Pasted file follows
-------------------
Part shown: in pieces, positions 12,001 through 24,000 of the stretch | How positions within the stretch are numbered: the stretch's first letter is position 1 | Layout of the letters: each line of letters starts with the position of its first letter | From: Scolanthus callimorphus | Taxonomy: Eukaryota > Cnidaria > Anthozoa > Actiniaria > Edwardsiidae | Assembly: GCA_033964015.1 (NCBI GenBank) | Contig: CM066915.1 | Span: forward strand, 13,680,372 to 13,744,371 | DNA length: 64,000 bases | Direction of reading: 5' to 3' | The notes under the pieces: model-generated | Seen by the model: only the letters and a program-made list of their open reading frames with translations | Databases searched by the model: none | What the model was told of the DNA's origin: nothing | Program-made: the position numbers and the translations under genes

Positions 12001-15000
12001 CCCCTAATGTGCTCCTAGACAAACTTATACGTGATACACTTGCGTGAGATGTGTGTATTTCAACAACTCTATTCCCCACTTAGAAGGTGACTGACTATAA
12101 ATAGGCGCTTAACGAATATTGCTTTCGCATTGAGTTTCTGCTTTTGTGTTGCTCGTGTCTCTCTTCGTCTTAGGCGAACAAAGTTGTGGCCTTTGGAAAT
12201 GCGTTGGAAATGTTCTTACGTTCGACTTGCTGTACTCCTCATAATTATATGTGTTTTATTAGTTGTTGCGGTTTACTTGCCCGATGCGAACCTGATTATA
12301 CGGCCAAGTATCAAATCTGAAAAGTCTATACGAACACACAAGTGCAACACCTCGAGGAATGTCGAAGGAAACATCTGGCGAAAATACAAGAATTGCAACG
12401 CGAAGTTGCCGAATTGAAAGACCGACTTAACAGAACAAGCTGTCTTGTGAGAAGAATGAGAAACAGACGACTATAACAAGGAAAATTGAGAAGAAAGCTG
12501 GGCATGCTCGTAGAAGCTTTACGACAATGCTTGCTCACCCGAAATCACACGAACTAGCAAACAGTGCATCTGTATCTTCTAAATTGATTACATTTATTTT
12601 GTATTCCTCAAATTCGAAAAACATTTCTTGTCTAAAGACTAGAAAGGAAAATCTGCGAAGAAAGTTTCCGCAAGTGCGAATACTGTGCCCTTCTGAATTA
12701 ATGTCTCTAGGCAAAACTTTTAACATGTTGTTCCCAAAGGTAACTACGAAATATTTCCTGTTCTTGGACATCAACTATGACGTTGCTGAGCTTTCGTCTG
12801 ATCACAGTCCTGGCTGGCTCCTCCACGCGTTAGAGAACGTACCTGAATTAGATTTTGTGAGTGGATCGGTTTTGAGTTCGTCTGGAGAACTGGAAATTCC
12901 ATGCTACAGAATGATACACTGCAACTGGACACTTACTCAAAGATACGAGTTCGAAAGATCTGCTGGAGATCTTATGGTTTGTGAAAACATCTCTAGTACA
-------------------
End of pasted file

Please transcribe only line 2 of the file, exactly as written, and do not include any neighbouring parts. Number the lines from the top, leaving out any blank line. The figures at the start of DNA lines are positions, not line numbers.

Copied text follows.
Positions 12001-15000